Pennsylvania Association of Broadcasters



8501 PAXTON STREET
HUMMELSTOWN, PA
PH: (717)-482-4820
FX: (717)-482-1111

Pete Wambach


Inducted 1998

Deceased

Pete Wambach is the Voice of Pennsylvania and Mr. Pennsylvania to millions of radio listeners.  A broadcast/journalist for more than sixty years, Wambach is a Pennsylvania historian, lecturer, narrator, and promoter of Commonwealth activities and history.


For eighteen years between 1960 and 1980, Wambach produced the radio program This Is Pennsylvania for the Pennsylvania Rural Electric Cooperatives.  He wrote and announced the series which received the George Washington Medal of Freedoms Foundation Award as the best radio series produced by a government agency.

 

Wambach's half-century in broadcasting includes four years (1954-1957) as a television host, emcee and producer.  He instituted the first daily television-telephone talk show in the United States in 1954. He hosted WITF's Weekend program for two years.  He served as historian-narrator of Pennsylvania memorabilia for the television program Pennsylvania, broadcast over WPSX.  From 1969-1979, he edited the annual Pennsylvania Yearbook, from which came ten books on Pennsylvania. He has been a print columnist for more than thirty years.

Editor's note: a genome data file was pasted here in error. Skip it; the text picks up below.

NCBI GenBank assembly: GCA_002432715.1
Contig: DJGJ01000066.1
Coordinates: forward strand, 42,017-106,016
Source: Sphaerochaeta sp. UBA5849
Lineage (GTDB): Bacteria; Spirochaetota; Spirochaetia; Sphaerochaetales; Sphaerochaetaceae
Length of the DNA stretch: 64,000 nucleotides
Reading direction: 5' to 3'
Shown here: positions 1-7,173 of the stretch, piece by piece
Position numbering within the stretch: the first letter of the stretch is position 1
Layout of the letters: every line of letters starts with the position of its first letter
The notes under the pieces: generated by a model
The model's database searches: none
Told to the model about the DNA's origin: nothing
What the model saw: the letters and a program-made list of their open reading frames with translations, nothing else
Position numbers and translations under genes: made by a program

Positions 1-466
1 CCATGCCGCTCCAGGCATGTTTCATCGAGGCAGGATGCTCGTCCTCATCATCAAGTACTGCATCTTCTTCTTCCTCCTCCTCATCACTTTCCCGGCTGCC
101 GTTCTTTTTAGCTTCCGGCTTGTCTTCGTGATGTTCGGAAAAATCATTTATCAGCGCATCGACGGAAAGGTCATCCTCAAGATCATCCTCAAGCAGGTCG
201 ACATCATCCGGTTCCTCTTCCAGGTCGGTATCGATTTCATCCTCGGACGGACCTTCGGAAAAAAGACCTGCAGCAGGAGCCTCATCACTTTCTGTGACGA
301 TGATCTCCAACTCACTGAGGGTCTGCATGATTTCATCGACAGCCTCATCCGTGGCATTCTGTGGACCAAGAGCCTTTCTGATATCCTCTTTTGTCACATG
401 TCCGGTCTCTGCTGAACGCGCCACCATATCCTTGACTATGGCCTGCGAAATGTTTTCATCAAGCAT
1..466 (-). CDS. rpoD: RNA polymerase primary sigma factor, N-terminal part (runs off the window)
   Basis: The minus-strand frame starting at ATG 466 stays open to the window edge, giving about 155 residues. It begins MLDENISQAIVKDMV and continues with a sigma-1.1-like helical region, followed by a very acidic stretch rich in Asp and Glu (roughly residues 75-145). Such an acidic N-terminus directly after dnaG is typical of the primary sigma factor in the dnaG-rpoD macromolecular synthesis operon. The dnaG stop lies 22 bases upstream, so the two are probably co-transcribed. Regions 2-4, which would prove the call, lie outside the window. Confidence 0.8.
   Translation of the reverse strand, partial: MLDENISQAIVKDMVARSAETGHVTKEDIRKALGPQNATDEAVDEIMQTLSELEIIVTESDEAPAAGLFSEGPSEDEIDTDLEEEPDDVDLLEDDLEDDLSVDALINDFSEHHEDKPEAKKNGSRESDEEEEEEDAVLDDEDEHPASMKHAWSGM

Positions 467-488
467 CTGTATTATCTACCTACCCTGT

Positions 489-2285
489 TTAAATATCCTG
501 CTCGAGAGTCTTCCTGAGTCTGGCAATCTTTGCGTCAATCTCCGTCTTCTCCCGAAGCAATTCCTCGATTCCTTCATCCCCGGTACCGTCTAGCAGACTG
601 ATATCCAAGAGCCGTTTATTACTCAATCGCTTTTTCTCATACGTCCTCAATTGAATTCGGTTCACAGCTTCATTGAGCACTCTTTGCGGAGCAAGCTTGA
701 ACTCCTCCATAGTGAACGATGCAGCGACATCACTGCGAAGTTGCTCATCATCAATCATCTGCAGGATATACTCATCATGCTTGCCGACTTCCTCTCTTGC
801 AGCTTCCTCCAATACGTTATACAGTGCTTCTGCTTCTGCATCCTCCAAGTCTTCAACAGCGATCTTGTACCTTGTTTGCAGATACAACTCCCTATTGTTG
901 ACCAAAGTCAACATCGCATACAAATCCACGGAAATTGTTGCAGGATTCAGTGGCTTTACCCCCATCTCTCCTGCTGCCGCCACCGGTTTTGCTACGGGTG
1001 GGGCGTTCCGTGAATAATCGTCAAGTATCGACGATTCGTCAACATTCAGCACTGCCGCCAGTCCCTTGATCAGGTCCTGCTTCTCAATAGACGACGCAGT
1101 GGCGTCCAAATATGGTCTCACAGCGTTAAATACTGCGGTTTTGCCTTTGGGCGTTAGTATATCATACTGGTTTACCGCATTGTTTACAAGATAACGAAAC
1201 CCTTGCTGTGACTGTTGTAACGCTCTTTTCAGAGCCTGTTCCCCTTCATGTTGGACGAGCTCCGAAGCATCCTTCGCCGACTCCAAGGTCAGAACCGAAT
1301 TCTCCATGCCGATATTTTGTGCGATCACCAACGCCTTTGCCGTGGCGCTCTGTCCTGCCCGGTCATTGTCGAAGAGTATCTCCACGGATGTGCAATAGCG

Wambach served the Commonwealth as public relations director of the Department of Justice, writer and aide to Governor George Leader, and assistant press secretary and speechwriter to Governor David Lawrence.  He was public relations director of the Bureau of Travel Development, government liaison to the Bicentennial Commission, and a researcher of chronology for the Pennsylvania Tercentenary.  He conceived the Pennsylvania Publicity Package, an information service for the 1976 Bicentennial Year.


Wambach's service to the Commonwealth includes serving on citizen committees under Governors James Duff, John Fine, William Scranton, and Raymond Shafer,
coordinating the celebration of Pennsylvania Week in the '50s and promoting the 1968 Constitution Convention.  He served on the Harrisburg Mayor's Advisory Committee and also on the Dauphin County Bicentennial Commission.

 

In 1974, the Harrisburg Cosmopolitan Club named him Man of the Year.  He received the Pennsylvania Advertising Federation's Silver Medal in 1975.  He has been cited by the Pennsylvania Senate and the House of Representatives and is the recipient of a Governor's Commendation for Public Service.  He was awarded the Key to the City of Harrisburg in 1990.